IEA: Nuke retirements could lead to 4 billion metric tons of extra CO2 emissions

A report released today by the International Energy Agency (IEA) warns world leaders that—without support for new nuclear power or lifetime extensions for existing nuclear power plants—the world’s climate goals are at risk.

“The lack of further lifetime extensions of existing nuclear plants and new projects could result in an additional four billion tonnes of CO2 emissions,” a press release from the IEA noted.

The report is the IEA’s first report on nuclear power in two decades, and it paints a picture of low-carbon power being lost through attrition (due to the retirement of aging plants) or due to economics (extremely cheap natural gas as well as wind and solar undercutting more expensive nuclear power for years in some regions).

Around the world, 452 nuclear reactors provided 2,700 terawatt-hours (TWh) of electricity in 2018. This makes nuclear a significant source of low-carbon energy on a global level. While 11.2 gigawatts (GW) of nuclear power were connected to the grid last year, all of the new capacity was located in China or Russia.

US, EU, and Japan

But in advanced economies, the nuclear fleet is much older. Reactors are 35 years old on average, and they are at risk of retirement. “Given their age, plants are beginning to close, with 25 percent of existing nuclear capacity in advanced economies expected to be shut down by 2025.”

New nuclear power facilities are few and far between in the US. Two reactor additions in Georgia, for instance, have been hanging on for dear life after Westinghouse declared bankruptcy in 2017. The story is similar in Europe, where Germany has committed to retiring its entire nuclear fleet, and France is considering retiring 14 reactors in the next several years. In Japan, many nuclear reactors were shut down in the aftermath of the Fukushima disaster. Although they’re slowly coming back online, adding new nuclear capacity is not a pressing concern.

Rather than commit to the massive capital expenses and regulatory mess of building new reactors, IEA says that extending the life of existing reactors is a somewhat more cost-effective way to keep significant amounts of low-carbon energy on the grid. (Ars recently spoke with a program director at Oak Ridge National Laboratory whose team is working on exactly this issue.)

Still, IEA admits that even extending the life of an existing reactor can be a hard sell in places where electricity is already very cheap. “The estimated cost of extending the operational life of 1GW of nuclear capacity for at least 10 years ranges from $500 million to just over $1 billion depending on the condition of the site,” IEA says.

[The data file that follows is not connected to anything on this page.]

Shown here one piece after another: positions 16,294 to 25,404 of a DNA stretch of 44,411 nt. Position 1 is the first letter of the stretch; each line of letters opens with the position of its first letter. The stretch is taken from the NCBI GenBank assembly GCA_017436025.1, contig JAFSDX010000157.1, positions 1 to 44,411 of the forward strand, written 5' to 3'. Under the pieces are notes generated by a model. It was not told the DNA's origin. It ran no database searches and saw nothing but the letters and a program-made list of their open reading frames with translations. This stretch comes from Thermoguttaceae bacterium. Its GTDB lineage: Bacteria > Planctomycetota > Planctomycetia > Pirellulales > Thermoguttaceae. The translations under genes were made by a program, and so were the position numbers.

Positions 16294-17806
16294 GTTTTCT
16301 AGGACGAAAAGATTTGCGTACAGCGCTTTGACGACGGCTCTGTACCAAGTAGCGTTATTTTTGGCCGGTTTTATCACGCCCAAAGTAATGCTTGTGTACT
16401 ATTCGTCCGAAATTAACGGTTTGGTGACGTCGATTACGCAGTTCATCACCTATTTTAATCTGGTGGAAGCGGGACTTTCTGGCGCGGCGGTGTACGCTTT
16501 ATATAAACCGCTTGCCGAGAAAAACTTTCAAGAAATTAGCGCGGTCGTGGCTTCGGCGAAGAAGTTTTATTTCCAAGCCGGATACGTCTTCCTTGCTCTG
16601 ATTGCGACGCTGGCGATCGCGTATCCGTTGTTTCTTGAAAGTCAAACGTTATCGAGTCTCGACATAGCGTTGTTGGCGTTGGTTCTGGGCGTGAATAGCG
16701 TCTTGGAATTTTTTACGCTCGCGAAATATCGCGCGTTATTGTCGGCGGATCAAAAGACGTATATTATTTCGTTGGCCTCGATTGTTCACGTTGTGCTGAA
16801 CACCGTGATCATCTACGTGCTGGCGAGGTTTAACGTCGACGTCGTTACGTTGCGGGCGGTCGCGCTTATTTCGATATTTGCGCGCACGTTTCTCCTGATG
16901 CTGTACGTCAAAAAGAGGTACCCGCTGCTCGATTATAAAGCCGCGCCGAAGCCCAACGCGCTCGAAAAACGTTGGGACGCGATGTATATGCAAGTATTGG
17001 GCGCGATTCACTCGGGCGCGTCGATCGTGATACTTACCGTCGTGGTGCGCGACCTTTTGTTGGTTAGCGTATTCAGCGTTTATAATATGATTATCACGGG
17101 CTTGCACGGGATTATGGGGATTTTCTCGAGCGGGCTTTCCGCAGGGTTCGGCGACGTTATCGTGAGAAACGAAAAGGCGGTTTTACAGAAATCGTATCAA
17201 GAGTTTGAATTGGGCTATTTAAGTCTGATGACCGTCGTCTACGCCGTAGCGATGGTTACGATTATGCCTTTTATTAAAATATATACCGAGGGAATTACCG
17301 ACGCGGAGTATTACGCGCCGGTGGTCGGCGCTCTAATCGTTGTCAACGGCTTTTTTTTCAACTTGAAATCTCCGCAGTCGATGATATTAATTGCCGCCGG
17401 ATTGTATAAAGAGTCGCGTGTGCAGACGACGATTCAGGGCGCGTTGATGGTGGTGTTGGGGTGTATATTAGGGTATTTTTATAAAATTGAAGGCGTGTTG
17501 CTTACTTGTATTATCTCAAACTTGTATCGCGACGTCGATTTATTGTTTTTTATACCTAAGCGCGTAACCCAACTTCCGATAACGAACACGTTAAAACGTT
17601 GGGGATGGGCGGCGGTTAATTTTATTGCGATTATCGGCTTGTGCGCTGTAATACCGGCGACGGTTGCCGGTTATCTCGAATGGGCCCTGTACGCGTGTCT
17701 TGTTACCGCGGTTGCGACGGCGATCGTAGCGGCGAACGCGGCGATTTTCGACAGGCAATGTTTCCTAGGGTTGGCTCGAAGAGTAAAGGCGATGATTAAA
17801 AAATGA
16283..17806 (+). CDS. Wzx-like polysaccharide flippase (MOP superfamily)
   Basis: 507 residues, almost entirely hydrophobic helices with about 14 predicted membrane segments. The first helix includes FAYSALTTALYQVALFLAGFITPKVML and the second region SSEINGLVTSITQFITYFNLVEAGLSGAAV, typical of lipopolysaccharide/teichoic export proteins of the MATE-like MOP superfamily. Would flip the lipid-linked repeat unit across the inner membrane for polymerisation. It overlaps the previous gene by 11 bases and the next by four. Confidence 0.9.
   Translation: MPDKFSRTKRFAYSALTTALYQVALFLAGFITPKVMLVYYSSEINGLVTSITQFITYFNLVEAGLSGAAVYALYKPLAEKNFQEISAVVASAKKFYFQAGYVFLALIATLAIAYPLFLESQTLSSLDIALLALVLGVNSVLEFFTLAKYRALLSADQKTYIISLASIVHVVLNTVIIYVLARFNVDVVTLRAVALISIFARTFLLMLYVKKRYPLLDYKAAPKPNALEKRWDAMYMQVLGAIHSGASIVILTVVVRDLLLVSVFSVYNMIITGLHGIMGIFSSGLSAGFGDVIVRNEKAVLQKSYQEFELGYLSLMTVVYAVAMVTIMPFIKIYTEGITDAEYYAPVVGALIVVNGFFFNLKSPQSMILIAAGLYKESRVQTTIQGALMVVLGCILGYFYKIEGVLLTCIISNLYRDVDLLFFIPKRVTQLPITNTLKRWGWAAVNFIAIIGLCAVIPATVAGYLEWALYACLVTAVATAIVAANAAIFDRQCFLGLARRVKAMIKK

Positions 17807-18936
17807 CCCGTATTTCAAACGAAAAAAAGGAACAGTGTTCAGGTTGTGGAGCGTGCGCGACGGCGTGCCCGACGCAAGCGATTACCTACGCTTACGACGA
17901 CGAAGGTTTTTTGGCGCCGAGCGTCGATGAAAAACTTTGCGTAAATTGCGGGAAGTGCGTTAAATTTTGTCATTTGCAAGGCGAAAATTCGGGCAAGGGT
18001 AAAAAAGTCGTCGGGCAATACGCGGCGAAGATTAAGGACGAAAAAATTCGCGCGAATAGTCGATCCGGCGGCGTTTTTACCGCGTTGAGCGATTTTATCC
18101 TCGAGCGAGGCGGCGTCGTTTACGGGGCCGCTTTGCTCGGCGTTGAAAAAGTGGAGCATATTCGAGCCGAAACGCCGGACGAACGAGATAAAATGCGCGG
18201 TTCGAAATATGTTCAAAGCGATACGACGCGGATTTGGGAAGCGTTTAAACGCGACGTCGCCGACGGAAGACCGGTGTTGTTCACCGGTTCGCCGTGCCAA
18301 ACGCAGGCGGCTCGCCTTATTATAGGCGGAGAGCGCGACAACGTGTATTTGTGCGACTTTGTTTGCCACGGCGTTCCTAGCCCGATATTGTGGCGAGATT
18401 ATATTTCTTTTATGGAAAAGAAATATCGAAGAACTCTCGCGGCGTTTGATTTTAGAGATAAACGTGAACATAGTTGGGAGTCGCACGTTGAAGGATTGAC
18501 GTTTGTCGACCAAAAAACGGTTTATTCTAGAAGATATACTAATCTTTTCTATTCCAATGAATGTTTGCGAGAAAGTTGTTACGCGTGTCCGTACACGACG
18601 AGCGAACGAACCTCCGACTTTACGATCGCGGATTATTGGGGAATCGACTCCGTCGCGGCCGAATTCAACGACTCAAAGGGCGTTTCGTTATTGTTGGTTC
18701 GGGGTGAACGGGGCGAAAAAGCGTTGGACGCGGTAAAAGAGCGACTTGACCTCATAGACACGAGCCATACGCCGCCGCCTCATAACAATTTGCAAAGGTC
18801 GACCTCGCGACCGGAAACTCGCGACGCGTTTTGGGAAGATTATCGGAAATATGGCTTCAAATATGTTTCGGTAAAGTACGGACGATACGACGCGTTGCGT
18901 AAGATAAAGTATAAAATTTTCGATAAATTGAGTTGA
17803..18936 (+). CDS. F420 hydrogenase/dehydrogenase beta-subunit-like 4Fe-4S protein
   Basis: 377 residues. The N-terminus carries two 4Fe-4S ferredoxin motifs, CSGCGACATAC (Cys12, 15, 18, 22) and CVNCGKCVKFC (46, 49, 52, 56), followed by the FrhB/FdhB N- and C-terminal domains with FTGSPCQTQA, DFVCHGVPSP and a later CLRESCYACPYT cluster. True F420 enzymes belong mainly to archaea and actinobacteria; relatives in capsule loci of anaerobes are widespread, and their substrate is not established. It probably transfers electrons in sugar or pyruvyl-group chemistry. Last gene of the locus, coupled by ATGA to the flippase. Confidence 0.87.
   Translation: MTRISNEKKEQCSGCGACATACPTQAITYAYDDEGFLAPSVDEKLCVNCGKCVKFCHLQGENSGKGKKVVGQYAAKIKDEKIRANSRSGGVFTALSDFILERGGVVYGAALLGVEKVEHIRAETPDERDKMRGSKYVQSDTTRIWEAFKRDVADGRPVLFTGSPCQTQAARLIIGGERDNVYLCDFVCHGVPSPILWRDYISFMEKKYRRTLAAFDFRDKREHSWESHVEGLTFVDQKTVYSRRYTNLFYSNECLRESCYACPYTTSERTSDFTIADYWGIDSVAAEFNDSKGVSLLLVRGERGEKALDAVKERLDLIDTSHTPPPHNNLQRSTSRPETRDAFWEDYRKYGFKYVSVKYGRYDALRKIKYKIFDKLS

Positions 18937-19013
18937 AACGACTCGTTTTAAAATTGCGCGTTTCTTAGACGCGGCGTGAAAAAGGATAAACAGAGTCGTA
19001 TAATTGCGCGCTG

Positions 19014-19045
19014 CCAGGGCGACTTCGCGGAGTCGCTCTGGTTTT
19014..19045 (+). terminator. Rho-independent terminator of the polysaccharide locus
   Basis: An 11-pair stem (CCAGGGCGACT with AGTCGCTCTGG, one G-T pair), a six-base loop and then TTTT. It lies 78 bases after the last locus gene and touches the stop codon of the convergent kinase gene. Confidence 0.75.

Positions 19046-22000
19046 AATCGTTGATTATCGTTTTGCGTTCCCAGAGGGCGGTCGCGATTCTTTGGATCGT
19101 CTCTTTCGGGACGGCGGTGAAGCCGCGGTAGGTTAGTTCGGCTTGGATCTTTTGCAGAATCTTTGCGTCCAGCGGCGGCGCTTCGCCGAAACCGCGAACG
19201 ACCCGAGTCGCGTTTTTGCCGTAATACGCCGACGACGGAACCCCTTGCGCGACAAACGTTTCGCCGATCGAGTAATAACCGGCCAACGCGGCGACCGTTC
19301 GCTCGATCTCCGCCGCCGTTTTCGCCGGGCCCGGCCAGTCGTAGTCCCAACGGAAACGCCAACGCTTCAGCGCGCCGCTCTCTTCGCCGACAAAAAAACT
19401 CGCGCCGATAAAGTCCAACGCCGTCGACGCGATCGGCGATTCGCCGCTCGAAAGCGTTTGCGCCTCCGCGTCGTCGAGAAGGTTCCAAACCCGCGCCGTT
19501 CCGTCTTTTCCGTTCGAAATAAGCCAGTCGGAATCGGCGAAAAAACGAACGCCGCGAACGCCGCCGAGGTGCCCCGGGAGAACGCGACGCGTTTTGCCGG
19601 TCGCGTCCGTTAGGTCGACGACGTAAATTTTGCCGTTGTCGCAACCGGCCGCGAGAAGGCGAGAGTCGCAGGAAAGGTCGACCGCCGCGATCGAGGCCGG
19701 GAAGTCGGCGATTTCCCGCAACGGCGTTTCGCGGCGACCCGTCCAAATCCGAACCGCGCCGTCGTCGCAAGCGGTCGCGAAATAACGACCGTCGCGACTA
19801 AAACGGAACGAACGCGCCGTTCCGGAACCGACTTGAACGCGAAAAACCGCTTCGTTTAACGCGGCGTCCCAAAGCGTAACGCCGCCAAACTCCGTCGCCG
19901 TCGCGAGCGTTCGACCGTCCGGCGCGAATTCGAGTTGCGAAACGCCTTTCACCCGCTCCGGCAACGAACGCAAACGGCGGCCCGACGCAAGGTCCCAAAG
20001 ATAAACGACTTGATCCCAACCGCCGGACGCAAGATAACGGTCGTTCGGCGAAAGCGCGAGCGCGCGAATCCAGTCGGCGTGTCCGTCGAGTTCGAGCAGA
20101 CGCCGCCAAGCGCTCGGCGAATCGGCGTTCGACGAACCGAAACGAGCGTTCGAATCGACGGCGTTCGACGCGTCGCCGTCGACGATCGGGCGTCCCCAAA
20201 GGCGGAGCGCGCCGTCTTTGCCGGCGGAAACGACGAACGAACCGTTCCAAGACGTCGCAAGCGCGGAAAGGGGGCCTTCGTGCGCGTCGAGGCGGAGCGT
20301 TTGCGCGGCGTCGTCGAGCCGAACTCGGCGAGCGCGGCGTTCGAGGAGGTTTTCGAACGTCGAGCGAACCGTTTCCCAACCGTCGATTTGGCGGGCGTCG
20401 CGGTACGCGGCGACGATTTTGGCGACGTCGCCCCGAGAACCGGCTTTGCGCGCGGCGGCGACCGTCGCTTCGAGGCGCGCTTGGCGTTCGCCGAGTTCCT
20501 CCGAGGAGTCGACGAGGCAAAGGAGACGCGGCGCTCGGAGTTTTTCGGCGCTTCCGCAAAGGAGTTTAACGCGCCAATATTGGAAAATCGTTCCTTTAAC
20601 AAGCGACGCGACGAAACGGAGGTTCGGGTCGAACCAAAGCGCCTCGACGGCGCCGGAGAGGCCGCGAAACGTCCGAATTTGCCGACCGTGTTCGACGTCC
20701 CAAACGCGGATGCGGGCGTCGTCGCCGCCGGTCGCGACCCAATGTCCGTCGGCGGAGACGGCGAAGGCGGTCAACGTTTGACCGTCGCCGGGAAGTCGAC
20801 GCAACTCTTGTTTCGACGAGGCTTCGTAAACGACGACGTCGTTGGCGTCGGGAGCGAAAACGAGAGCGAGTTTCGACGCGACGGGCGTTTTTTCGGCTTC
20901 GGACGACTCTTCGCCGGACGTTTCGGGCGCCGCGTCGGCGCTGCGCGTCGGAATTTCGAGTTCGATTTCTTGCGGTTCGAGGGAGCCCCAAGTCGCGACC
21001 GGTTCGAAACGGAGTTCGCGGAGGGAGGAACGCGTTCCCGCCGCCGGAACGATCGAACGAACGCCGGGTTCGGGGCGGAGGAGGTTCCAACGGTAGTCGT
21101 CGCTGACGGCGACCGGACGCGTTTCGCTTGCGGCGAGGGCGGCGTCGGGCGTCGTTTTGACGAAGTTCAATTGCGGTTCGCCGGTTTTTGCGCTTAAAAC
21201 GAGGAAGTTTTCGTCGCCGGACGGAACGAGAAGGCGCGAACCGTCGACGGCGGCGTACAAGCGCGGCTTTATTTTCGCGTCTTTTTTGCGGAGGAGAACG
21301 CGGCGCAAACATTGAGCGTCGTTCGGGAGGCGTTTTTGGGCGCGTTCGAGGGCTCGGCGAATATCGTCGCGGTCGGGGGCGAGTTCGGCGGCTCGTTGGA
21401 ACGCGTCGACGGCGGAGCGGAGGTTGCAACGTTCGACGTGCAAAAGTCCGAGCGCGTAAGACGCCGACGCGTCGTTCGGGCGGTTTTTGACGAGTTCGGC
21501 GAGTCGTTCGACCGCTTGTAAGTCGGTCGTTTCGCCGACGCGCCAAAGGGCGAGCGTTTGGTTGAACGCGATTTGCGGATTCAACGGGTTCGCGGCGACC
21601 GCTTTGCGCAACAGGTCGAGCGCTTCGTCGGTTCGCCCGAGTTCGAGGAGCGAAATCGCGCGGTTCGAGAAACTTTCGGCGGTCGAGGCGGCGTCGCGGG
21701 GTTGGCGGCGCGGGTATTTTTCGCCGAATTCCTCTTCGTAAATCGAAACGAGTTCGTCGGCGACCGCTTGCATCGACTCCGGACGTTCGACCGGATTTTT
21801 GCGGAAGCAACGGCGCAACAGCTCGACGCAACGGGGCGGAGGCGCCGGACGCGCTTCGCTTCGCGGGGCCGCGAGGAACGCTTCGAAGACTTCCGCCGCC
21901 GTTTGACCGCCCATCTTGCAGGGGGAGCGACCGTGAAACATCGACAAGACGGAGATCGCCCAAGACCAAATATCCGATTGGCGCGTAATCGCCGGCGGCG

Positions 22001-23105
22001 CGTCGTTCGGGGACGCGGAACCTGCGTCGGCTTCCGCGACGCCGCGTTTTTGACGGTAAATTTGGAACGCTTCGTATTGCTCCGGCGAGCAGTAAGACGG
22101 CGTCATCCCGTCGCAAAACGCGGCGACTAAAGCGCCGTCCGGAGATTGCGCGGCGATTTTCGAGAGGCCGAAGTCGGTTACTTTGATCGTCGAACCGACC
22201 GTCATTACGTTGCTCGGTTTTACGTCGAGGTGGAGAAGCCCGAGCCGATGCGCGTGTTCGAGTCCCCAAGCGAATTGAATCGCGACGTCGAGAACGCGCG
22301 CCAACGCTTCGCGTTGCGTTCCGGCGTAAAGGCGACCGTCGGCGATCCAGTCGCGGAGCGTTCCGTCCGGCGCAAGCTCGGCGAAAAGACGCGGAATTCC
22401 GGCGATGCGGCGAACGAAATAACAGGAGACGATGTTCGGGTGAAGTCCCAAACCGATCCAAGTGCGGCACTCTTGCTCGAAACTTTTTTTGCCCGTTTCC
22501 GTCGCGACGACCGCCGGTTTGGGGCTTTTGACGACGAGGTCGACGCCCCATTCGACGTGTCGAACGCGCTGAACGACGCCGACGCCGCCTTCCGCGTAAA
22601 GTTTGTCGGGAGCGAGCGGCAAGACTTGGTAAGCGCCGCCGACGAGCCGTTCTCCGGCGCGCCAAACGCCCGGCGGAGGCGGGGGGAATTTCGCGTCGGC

What a bleaker future looks like

With the financial issues of nuclear in mind, the IEA modeled a “Nuclear Fade Case,” where nuclear power plants start retiring very quickly, sometimes before their full potential lifetime is up. (This case would look similar to the decline of coal in the US, where natural gas is easily beating out coal on economic merits.)

In the Nuclear Fade Case, “nuclear capacity operating in advanced economies would decline by two-thirds by 2040, from about 280GW in 2018 down to just over 90GW in 2040,” the IEA writes.

Obviously, the threat is that nuclear retirements would make it harder to achieve a low-carbon future as nuclear capacity is replaced by—you guessed it—cheap natural gas. “Without additional nuclear, the clean energy transition becomes more difficult and more expensive—requiring $1.6 trillion of additional investment in advanced economies over the next two decades,” IEA says. “Critically, a major clean energy shortfall would emerge by 2040, calling on wind and solar PV to accelerate deployment even further to fill the gap.”

In fact, this phenomenon is already burgeoning in the Northeastern US. Last week, S&P Global Platts wrote that nuclear retirements in the Northeast are expected to drive an increase in natural gas demand. The company expects that 16GW of nuclear capacity is likely to be retired by 2025 in the United States. If that occurs and the capacity is replaced by modern natural gas plants, gas demand could increase by 2.7 billion cubic feet per day.

Though politicians have said that nuclear power will be replaced by renewable energy, in practice that may be less likely to come to fruition. When New York state announced the closure of the Indian Point nuclear plant in 2017, Governor Andrew Cuomo said he believed its power could be easily replaced by low-carbon sources of power by its closing date in 2021. But Platts Analytics says that most of Indian Point’s 2GW will be “replaced with output from the newly constructed 1,100MW Cricket Valley and 680MW CPV Valley gas-fired power plants.”

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